Title: Pride and Prejudice
Author: Jane Austen
Summary: When two rich young gentlemen move to town, they don’t go unnoticed – especially when Mrs Bennett vows to have one of her five daughters marry into their fortunes. But love, as Jane and Elizabeth Bennett soon discover, is rarely straightforward, and often surprising. It’s only a matter of time until their own small worlds are turned upside down and they discover that first impressions can be the most misleading of all.
In a sense, time provides the most reliable review system of all. Works like Pride and Prejudice might not have been the most popular books of their time – indeed, I can easily imagine that readers and perhaps Austen herself, might be surprised that we consider it literature today – but in its innocence, wit and charm, Jane Austen’s most beloved work demonstrates a timelessness that that some of its more heavyweight contemporaries lacked. The label of ‘timelessness’ doesn’t do the book justice either; especially if we were to consider that the beats of a generic rom-com as we know it today remain largely unchanged from what Austen wrote in 1813.
In another sense, however, the novel is only barely deserving of the label of ‘timeless’. It depicts a time that is quickly – and fortunately – becoming unrecognizable to us. The social structures – and women’s place in them – have progressed sufficiently that one must frequently remind oneself that the novel was written at a time when a woman’s dependence on a man was as good as assumed, if not outright required. I bring this up only because for large swathes of the novel, Austen, writing in 1813 empowers her females characters better than some modern authors are able to – a testament to how long the road to equality remains but that’s a topic for a different time.
Rather than just the romantic friction between Mr. Darcy and Elizabeth, it is the chemistry of the entire cast of characters that forms the warm core of this novel. The character run the gamut of personalities from the enthusiastic and endearing Mrs. Bennett to her witty, more stoic husband and the cold, grumpy (but rarely outright unpleasant) Mr. Darcy, the characters’ dynamics always feel rooted in reality and rarely in unnecessary melodrama. Indeed, this is a tale in which the lack of an out-and-out villain makes the entire piece quite pleasant to read. While the novel does not offer any nuggets of deep wisdom or any grand social commentary, there is plenty of insight into the human condition and an acknowledge that there is no one-size-fits-all when it comes to relationships and interpersonal dynamics. Unfortunately, once again here, some of the relationship advice that the characters share with each other (but which is clearly aimed at the reader) no longer holds up in the modern world and in some cases can color the audience’s first impression of a character.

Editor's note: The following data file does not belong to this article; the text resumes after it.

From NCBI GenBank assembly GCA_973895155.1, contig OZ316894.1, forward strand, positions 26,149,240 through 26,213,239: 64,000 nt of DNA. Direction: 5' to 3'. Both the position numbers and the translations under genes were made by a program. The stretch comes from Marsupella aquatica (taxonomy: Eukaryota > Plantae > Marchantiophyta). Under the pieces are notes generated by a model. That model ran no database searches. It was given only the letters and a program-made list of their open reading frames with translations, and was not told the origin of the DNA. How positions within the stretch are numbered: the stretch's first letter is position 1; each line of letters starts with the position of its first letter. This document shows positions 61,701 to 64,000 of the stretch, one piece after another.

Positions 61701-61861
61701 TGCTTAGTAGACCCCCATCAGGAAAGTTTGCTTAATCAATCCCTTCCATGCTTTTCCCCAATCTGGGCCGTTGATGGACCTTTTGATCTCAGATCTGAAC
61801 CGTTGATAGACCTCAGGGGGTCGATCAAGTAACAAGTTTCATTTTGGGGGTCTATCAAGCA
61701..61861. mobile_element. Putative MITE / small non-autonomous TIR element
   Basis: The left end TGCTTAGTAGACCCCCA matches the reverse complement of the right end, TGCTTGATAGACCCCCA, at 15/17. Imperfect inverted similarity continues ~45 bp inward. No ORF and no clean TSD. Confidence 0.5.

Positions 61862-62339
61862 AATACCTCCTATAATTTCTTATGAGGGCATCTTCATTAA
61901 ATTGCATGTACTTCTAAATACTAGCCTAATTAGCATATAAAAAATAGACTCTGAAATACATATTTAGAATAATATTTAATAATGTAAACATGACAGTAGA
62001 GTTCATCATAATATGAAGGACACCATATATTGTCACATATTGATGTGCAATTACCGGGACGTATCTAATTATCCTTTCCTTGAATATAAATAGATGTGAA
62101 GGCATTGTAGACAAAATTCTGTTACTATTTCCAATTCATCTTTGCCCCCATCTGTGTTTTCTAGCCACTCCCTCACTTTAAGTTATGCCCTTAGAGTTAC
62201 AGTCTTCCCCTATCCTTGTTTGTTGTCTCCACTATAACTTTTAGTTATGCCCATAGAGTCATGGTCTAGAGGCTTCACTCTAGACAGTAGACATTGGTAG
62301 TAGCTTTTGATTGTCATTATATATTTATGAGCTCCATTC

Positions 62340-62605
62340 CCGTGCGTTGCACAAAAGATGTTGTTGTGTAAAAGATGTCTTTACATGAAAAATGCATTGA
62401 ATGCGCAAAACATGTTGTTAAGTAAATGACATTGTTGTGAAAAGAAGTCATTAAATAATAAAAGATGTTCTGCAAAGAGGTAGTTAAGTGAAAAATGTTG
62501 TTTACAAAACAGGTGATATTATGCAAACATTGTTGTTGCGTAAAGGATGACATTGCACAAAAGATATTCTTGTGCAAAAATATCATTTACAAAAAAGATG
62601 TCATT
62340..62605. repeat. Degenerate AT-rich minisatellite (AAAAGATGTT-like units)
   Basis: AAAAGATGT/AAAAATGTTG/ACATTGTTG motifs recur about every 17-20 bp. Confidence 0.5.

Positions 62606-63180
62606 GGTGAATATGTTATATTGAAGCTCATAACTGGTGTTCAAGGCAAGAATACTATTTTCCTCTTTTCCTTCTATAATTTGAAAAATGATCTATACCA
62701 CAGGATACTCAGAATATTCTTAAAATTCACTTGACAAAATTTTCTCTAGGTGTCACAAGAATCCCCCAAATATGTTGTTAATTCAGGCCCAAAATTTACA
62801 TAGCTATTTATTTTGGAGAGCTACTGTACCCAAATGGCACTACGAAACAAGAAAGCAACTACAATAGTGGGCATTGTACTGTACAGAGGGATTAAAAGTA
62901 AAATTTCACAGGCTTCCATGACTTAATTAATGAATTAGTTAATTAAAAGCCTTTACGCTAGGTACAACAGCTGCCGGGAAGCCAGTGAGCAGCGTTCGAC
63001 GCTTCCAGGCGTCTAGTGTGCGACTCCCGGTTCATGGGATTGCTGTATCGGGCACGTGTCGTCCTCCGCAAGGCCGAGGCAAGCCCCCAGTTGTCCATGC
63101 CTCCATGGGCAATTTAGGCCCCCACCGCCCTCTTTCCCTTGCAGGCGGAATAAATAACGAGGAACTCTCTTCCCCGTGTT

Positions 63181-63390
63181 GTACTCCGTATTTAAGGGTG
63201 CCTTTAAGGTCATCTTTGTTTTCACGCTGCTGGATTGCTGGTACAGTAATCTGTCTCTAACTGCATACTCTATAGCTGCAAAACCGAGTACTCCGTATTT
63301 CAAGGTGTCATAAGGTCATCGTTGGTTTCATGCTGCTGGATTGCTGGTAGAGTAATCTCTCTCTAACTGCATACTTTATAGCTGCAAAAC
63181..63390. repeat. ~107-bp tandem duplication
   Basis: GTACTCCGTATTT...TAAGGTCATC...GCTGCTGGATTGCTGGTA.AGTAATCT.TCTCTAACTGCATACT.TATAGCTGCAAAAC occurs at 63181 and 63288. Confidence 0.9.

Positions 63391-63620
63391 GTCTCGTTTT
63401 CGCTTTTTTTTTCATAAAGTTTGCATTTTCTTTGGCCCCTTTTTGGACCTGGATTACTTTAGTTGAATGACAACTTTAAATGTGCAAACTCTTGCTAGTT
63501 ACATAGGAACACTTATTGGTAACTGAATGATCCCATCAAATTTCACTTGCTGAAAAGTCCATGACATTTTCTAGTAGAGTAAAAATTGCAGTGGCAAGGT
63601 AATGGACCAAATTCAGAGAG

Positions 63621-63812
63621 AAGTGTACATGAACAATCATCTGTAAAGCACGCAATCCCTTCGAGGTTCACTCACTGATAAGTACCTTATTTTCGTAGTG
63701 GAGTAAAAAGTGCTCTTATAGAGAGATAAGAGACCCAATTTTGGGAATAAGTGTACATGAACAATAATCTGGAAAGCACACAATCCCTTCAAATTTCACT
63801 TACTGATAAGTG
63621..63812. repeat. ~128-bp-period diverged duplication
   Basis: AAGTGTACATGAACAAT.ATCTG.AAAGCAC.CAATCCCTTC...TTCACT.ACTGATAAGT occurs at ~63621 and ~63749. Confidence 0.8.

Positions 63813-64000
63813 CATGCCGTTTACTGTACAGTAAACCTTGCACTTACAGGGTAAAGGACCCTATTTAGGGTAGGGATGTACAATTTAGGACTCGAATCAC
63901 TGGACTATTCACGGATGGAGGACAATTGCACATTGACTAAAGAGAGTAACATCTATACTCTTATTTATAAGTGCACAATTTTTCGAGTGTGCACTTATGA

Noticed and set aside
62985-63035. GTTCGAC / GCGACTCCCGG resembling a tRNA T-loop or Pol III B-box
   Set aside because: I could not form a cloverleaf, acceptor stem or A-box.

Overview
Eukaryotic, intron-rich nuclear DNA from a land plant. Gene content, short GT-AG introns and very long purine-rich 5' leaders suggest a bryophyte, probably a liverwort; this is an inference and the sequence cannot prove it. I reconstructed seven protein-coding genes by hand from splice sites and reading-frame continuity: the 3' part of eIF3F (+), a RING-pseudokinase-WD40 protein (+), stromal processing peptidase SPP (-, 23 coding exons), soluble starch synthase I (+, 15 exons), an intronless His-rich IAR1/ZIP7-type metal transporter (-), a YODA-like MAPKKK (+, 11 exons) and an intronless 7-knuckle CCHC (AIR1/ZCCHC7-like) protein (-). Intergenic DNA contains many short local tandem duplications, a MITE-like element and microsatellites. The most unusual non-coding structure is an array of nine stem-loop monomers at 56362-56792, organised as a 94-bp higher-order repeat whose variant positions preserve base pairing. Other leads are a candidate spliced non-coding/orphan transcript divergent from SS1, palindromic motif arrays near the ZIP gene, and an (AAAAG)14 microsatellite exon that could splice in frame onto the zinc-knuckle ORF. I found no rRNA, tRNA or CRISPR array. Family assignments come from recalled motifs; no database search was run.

While lines like “In nine cases out of ten, a woman had better show more affection than she feels” can be accounted for, with a little temporal adjustment, the novel’s pacing are harder to resolve. That conclusion surprised me when I reached it, but I suspect the real issue I had with the novel was that while I liked the twists and turns and how each twist developed the Elizabeth-Darcy relationship, that appreciation was something I got only on hindsight. While reading the book, it felt almost like Austen was intentionally delaying the resolution of the core narrative tension to make the resolution more realistic and satisfying.
Beyond the plot and the characters, the novel is also interesting for the view it provides into Victorian England. Victoria’s England is hardly an unstudied time period and is remarkably well-documented but Austen, writing a woman’s perspective as a woman, is able to capture nuances that other authors of the time might not think to include. Of course, I doubt anyone will be picking the book up for an academically rigorous discourse on the period but it certainly offers plenty of supplementary insight.
Recommended for: I would say that if you’re curious about what the fuss about this book is, it is worth a read. Do note, however, that between its pacing and older vernacular, it can be a tricky read